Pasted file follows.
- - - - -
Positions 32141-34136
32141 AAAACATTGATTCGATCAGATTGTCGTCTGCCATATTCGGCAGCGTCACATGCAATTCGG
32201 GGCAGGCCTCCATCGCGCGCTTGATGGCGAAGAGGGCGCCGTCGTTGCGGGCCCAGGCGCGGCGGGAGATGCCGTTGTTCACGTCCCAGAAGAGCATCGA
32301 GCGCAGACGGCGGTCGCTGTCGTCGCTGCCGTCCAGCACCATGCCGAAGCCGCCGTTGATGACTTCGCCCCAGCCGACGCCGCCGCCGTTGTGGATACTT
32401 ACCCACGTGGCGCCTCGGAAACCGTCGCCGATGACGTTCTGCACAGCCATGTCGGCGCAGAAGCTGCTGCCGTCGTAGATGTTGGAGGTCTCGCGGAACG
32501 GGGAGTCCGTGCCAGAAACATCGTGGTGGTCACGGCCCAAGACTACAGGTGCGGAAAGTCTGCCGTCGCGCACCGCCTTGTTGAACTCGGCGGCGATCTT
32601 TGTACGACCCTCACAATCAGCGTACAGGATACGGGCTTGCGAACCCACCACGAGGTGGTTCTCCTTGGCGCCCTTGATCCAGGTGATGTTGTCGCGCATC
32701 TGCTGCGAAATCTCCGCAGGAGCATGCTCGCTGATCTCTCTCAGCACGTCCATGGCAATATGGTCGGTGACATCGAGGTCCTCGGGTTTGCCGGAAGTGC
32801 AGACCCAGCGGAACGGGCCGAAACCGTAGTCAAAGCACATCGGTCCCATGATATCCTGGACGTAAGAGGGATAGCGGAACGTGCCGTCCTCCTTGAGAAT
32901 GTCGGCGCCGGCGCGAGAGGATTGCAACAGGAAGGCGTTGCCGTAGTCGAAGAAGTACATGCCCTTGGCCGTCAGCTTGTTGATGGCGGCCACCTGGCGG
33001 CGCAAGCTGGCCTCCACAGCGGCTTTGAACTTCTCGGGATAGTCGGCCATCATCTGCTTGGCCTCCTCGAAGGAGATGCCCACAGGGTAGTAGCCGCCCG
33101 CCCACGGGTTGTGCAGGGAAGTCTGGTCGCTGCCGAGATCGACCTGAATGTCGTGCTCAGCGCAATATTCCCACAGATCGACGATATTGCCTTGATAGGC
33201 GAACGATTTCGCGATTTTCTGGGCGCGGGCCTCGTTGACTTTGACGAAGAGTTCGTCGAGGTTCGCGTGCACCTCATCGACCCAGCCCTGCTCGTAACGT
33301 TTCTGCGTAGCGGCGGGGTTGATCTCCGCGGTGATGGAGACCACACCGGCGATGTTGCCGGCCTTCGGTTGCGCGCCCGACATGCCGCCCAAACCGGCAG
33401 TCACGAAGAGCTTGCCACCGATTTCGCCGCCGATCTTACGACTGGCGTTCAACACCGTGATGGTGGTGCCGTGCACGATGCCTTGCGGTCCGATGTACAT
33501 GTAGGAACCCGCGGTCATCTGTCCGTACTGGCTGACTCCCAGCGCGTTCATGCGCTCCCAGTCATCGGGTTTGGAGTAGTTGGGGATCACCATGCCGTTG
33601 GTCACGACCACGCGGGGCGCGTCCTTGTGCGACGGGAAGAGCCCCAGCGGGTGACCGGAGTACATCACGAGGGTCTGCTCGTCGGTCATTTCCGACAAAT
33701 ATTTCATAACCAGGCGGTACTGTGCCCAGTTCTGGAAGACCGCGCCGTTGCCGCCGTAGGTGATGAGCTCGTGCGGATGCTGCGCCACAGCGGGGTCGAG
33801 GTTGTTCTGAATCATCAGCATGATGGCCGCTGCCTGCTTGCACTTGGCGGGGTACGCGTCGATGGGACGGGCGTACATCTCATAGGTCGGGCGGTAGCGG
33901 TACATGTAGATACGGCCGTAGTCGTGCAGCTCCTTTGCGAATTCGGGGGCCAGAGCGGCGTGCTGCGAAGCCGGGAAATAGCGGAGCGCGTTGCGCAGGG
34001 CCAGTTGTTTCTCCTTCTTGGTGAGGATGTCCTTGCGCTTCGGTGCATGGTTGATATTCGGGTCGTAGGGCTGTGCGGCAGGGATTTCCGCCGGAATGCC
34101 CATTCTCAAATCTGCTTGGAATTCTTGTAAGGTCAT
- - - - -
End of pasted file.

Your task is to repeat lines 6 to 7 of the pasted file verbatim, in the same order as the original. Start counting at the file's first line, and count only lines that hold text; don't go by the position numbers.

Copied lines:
32501 GGGAGTCCGTGCCAGAAACATCGTGGTGGTCACGGCCCAAGACTACAGGTGCGGAAAGTCTGCCGTCGCGCACCGCCTTGTTGAACTCGGCGGCGATCTT
32601 TGTACGACCCTCACAATCAGCGTACAGGATACGGGCTTGCGAACCCACCACGAGGTGGTTCTCCTTGGCGCCCTTGATCCAGGTGATGTTGTCGCGCATC